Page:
In 812 AD, Sozopol was first conquered for Bulgaria by Khan (or Kanas) Krum, ruler of the First Bulgarian Empire (632/680-1018 AD) in 803-814 AD. In the following centuries of medieval wars between the Bulgarian Empire and the Byzantine Empire, Sozopol changed hands numerous times. The last time it was conquered by the Second Bulgarian Empire (1185-1396 AD) was during the reign of Bulgarian Tsar Todor (Teodor) Svetoslav Terter (r. 1300-1322 AD). However, in 1366 AD, during the reign of Bulgarian Tsar Ivan Alexander (r. 1331-1371 AD), Sozopol was conquered by Amadeus IV, Count of Savoy from 1343 to 1383 AD, who sold it to Byzantium. During the period of the invasion of the Ottoman Turks at the end of the 14th century and the beginning of the 15th century AD, Sozopol was one of the last free cities in Southeast Europe. It was conquered by the Ottomans in the spring of 1453 AD, two months before the conquest of Constantinople despite the help of naval forces from Venice and Genoa.
In the Late Antiquity and the Middle Ages, Sozopol was a major center of (Early) Christianity with a number of large monasteries such as the St. John the Baptist Monastery on St. Ivan Island off the Sozopol coast where in 2010 Bulgarian archaeologist Prof. Kazimir Popkonstantinov made a major discovery by finding relics of St. John the Baptist; the St. Apostles Monastery; the St. Nikolay (St. Nikolaos or St. Nicholas) the Wonderworker Monastery; the Sts. Quriaqos and Julietta Monastery on the St. Cyricus (St. Kirik) Island, the Holy Mother of God Monastery, the St. Anastasia Monastery.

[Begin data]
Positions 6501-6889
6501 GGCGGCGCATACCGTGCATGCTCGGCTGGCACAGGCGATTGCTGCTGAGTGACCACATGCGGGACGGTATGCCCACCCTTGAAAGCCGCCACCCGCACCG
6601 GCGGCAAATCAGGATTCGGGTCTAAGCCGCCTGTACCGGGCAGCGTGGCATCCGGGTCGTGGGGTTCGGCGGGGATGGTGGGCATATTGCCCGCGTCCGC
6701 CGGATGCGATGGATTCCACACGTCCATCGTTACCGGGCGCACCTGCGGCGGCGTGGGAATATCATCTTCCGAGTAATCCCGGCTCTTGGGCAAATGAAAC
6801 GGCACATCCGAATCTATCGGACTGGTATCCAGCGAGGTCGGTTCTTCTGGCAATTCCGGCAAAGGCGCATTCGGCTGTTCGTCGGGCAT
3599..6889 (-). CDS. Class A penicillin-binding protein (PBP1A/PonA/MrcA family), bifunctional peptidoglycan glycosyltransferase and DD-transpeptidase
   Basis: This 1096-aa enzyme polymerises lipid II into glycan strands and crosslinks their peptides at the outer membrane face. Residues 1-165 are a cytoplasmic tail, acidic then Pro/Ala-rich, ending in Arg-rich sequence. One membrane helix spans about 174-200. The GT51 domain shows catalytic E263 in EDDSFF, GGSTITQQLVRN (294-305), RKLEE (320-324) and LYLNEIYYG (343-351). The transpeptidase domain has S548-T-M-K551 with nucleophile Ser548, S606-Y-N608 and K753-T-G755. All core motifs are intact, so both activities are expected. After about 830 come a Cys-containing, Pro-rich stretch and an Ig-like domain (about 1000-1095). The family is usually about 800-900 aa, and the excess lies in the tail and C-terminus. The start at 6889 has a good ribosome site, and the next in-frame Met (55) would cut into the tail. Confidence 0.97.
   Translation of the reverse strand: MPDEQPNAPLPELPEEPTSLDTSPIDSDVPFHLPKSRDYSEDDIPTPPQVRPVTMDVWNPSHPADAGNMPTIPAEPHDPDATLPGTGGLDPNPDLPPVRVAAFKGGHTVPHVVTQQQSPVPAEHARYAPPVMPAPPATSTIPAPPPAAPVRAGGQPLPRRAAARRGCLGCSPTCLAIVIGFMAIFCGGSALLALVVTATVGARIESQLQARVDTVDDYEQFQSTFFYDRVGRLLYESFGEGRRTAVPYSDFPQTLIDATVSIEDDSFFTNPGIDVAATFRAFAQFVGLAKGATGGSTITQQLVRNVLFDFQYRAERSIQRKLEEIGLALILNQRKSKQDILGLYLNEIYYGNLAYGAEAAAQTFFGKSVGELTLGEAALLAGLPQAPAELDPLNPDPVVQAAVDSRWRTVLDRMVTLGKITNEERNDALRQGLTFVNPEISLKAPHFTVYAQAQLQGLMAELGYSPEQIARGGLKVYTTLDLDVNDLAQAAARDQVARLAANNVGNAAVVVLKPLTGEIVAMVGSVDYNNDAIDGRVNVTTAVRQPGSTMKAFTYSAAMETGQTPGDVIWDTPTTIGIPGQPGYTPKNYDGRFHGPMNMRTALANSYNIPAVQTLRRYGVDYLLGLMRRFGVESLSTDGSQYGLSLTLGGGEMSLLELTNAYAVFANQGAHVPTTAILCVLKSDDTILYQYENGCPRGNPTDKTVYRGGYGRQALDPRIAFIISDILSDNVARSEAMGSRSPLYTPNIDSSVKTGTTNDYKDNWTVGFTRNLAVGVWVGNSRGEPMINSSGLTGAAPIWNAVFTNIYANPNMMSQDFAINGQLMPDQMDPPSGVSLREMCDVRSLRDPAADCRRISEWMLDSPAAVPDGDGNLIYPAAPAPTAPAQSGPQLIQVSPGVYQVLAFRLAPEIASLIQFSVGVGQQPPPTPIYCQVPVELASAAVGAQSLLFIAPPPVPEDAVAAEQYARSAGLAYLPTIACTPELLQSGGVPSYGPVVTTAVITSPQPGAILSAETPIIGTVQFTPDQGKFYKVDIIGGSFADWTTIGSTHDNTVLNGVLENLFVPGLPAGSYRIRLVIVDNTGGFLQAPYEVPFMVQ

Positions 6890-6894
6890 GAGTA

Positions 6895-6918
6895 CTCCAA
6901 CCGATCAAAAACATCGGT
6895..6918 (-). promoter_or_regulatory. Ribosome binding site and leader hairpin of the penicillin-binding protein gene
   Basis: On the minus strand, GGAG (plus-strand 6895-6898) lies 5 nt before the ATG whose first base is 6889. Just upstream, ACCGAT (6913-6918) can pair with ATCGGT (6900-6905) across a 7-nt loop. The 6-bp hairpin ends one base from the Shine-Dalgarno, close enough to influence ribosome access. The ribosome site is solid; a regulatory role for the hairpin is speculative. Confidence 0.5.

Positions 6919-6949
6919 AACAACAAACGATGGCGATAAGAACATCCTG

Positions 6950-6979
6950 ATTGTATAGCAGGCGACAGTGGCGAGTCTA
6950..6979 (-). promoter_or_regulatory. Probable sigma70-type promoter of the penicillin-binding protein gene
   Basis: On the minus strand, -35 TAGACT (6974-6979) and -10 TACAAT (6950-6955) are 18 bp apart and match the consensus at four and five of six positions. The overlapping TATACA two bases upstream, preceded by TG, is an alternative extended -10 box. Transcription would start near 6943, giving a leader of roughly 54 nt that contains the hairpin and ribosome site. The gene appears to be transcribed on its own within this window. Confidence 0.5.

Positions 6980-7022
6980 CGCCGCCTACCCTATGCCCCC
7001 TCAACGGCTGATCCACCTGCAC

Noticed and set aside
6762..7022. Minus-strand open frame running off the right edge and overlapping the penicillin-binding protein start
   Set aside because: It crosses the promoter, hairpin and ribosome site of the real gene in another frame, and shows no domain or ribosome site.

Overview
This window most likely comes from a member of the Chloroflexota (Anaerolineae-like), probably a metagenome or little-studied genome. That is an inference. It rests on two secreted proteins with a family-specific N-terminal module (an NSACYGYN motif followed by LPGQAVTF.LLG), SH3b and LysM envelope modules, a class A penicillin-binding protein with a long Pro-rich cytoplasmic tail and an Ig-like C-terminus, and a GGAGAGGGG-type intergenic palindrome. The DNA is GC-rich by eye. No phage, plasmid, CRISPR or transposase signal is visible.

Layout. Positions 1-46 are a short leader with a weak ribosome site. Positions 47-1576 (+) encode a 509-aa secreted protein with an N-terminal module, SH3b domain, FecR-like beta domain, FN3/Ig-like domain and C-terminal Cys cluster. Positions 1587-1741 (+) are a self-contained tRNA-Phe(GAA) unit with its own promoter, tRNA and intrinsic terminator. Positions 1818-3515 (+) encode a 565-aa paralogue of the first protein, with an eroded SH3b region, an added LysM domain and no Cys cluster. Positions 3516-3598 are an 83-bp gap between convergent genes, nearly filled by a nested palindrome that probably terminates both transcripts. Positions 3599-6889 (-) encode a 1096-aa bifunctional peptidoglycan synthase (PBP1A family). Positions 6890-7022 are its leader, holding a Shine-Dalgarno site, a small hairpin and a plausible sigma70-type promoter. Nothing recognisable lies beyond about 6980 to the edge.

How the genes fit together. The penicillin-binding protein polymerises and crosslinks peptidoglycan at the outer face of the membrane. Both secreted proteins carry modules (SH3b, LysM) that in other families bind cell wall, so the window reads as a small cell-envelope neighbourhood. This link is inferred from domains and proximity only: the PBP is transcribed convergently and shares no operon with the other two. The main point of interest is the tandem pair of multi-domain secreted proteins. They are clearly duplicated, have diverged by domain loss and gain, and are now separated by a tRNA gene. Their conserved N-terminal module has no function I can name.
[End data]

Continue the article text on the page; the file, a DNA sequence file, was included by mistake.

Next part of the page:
During the Ottoman period Sozopol was often raided by Cossack pirates. In 1629, all Christian monasteries and churches in the city were burned down by the Ottoman Turks leading it to lose its regional role. In the Russian-Turkish War of 1828-1829, Sozopol was conquered by the navy of the Russian Empire, and was turned into a temporary military base. After Bulgaria’s National Liberation from the Ottoman Empire in 1878, Sozopol remained a major fishing center. As a result of intergovernmental agreements for exchange of population in the 1920s between the Tsardom of Bulgaria and the Kingdom of Greece, most of the ethnic Greeks still remaining in Sozopol moved to Greece, and were replaced by ethnic Bulgarians from the Bulgarian-populated regions of Northern Greece.
The modern era archaeological excavations of Sozopol were started in 1904 by French archaeologists who later took their finds to The Louvre Museum in Paris, including ancient vases from the beginning of the 2nd millennium BC, the golden laurel wreath of an Ancient Thracian ruler, and a woman’s statue from the 3rd century BC. Important archaeological excavations of Sozopol were carried out between 1946 and 1949 by Bulgarian archaeologist Ivan Venedikov. The most recent excavations of Sozopol’s Old Town started in 2010. In 2011-2012, Bulgarian archaeologists Tsonya Drazheva and Dimitar Nedev discovered a one-apse church, a basilica, and an Early Christian necropolis. Since 2012, the excavations of Sozopol have been carried out together with French archaeologists. In 2010, during excavations of the ancient monastery on the St. Ivan (St. John) Island in the Black Sea, off the coast of Sozopol, Bulgarian archaeologist Prof. Kazimir Popkonstantinov discovered a reliquary containing relics of St. John the Baptist. In 1974, the Bulgarian government set up the Old Sozopol Archaeological and Architectural Preserve.